Doctor Who: The Master and Axon by Character Options

Having barely recovered from holding in my hand an action figure based on The Master as played by Anthony Ainley, Character Options delivered the rapid one-two punch by leaking photos of another Classic Master figure, this time the original as played by Roger Delgado. In a bewilderingly fast turnaround, leaked photos turned into finished product and scarcely a month later I now hold in my hands The Claws of Axos set, which is comprised of the aforementioned Master and a Krynoid… no, wait… I mean an Axon.

No standard clamshell package this time. The Axos set comes in a cool, compact little window box, featuring the blue background from the newer Series 5 packages, but still retaining the Doctor Who logo used for Series 1 through 4. Yeah, part of me wishes they would release these Classic figures with one of the original series logos, but then again, I toss the packages so what do I care? The rear and side panels feature photos of Roger Delgado as The Master and the Axon creature and there is a synopsis of the episode on the back panel as well. The box is totally collector friendly and the insert can come out and double as a nifty little diorama depicting the Axon spaceship.

The Master and the previously released Ainley Master represent the first two non-Doctor figures from the Classic series based on actor’s likenesses (ie. not heavily costumed aliens). This is a big deal, because CO went on record a while back saying that this would probably never happen. Granted, they were speaking more about Classic companions than anything else, but I’m buoyed in my optimism that if we can get figures based on Ainley and Delgado, then Classic companions can’t be too far behind. I realize a lot factors into it, especially differences between securing the likeness rights between living and deceased actors, but I’ve never been more confident than right now that we will see Classic companion figures.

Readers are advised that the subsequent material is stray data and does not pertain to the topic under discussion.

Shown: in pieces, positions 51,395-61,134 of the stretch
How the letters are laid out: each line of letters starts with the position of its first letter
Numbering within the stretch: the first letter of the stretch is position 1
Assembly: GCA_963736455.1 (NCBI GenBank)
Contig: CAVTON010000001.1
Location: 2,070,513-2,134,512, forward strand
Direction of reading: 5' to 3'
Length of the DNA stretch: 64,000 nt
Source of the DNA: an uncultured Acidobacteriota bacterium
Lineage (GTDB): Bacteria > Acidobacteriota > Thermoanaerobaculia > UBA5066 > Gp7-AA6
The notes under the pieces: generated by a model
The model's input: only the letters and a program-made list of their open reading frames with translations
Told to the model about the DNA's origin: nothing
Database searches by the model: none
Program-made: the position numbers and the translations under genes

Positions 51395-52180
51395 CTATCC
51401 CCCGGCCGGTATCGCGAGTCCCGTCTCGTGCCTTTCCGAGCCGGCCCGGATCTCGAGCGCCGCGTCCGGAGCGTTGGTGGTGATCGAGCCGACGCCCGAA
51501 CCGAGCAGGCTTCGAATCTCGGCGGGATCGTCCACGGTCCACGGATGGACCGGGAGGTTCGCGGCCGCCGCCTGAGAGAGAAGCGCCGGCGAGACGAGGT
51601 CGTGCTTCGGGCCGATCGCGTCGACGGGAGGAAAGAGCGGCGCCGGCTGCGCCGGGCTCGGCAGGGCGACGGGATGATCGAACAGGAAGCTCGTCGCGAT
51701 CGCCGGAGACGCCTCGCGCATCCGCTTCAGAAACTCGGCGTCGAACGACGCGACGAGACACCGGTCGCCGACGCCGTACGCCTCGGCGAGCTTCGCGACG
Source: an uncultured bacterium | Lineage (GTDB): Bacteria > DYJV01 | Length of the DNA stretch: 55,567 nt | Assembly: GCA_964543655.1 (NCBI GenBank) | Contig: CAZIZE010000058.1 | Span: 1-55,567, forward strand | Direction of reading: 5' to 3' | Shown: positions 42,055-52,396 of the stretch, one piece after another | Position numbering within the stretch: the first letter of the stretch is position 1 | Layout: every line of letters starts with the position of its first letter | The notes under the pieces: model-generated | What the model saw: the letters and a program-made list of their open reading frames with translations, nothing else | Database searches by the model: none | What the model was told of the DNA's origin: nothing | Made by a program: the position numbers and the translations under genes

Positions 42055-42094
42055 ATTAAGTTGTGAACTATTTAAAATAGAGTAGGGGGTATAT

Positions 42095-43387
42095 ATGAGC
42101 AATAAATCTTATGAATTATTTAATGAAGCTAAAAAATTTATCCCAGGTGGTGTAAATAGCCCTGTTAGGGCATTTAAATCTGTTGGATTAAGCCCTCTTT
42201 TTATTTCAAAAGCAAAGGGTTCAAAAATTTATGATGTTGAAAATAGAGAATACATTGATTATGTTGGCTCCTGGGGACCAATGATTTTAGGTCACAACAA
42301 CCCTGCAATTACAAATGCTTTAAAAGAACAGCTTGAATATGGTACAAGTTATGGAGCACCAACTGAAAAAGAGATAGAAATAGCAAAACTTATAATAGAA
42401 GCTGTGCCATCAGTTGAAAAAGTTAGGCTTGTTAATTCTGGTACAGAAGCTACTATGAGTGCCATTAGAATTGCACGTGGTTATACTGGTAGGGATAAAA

But besides being a milestone release, the Delgado Master is also an absolutely fantastic figure. The likeness in the headsculpt is excellent, even for CO, a company that has been known for producing very good likenesses. The paint apps on the face are extremely well done, with just a tiny bit of slop along the hairline. I especially like the darker pigments around his eyes and the streaks of grey in his goatee. Even the skintone is perfect for Delgado.

The body does not feature a lot of paint apps or sculpted details, but it is a great likeness of The Master’s iconic black suit. In fact, the only place below The Master’s neck that isn’t black is the little bit of white on his cuffs that peek out from under his sleeves. He’s even wearing black gloves. It may not be the most visually stunning outfit, but it is totally in character for The Master’s wardrobe. He comes with his Tissue Compression Eliminator, a ghoulish device that basically shrinks its targets, killing them in the process. The sculpt here seems a little too cylindrical, more like a black and silver Sonic Screwdriver, but I’ll take what I can get.